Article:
Since I started my regular photo walks and created this blog at the beginning of the year, I have always been shooting alone. I have already posted 27 entries of varied lenghts (roughly one per week), and absolutely all of them have been lonely walks. I think it was necessary for me to learn and experiment with my camera and with myself for a while first, before I could feel confident enough to meet other photographers and dare a group photo walk.
During these 8 months I have definitely learnt many things, but I recently started feeling that there were things I could probably only learn by interacting with others, so I decided to join a local photography club. I was expecting to meet other people with similar interests, to expand my social circle, and to share and improve skills and knowledge. I'm very brave when I'm on my own, but somehow I become shy in larger groups, so I was a bit hesitant at first. But the willingness to try new things was ultinately stronger, and the day of meeting them finally arrived today.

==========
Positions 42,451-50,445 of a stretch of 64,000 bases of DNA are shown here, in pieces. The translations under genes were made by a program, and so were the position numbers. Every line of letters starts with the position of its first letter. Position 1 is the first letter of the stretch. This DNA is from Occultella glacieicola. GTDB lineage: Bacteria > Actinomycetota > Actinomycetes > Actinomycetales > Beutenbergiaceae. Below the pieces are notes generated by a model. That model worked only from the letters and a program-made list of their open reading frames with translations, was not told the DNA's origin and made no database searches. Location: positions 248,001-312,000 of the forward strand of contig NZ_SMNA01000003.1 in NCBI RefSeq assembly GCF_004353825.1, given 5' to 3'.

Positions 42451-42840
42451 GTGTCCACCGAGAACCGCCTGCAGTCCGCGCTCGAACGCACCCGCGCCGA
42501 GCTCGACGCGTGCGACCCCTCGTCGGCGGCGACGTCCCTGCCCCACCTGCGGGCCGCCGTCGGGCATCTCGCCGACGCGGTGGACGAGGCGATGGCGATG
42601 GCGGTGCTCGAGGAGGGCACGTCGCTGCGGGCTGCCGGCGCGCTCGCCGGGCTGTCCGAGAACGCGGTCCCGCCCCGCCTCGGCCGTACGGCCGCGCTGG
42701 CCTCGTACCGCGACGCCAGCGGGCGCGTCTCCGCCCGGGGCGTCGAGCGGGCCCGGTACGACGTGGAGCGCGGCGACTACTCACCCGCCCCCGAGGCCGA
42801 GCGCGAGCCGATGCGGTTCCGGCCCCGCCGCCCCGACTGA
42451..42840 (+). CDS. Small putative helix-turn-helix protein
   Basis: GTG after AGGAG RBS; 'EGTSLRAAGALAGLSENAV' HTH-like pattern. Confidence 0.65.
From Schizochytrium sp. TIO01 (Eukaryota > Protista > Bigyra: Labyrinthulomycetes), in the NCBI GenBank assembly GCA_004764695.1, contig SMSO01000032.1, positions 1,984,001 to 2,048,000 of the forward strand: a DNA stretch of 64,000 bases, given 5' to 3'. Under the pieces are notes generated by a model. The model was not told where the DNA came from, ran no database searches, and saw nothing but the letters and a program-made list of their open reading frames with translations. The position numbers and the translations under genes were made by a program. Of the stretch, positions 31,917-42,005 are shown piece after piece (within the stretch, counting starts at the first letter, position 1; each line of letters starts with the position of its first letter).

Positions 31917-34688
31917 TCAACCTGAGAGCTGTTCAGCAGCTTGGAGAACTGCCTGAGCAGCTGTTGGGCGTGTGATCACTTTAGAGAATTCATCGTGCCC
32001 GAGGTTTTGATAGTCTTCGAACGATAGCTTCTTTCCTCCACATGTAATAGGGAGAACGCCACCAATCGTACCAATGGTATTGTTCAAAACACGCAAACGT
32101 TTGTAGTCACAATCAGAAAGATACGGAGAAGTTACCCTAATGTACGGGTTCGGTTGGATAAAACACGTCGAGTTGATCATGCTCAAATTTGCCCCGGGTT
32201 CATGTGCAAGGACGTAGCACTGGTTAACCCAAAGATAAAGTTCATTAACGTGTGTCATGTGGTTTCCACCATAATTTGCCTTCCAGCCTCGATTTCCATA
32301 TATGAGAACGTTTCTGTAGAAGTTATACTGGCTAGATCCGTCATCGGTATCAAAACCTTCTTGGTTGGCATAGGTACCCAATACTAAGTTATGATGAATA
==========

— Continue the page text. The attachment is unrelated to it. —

We met at Surasak BTS station, a neighborhood that I had never visited before, which was an added bonus of interest for me: everything was going to be fresh today, both people and places. I brought along my small backpack (a Lowepro Flipside 200 that can fit my full, small kit of one camera body and three lenses), a bottle of water, comfortable clothes, and piles of expectations. I arrived early, introduced myself to the group organizer, met some of the other early arivers, and quickly I relaxed and felt at ease: they looked all easygoing and friendly. So once we were all there (a group of around 30 people and surprisingly on time in a city like Bangkok), we started the walk.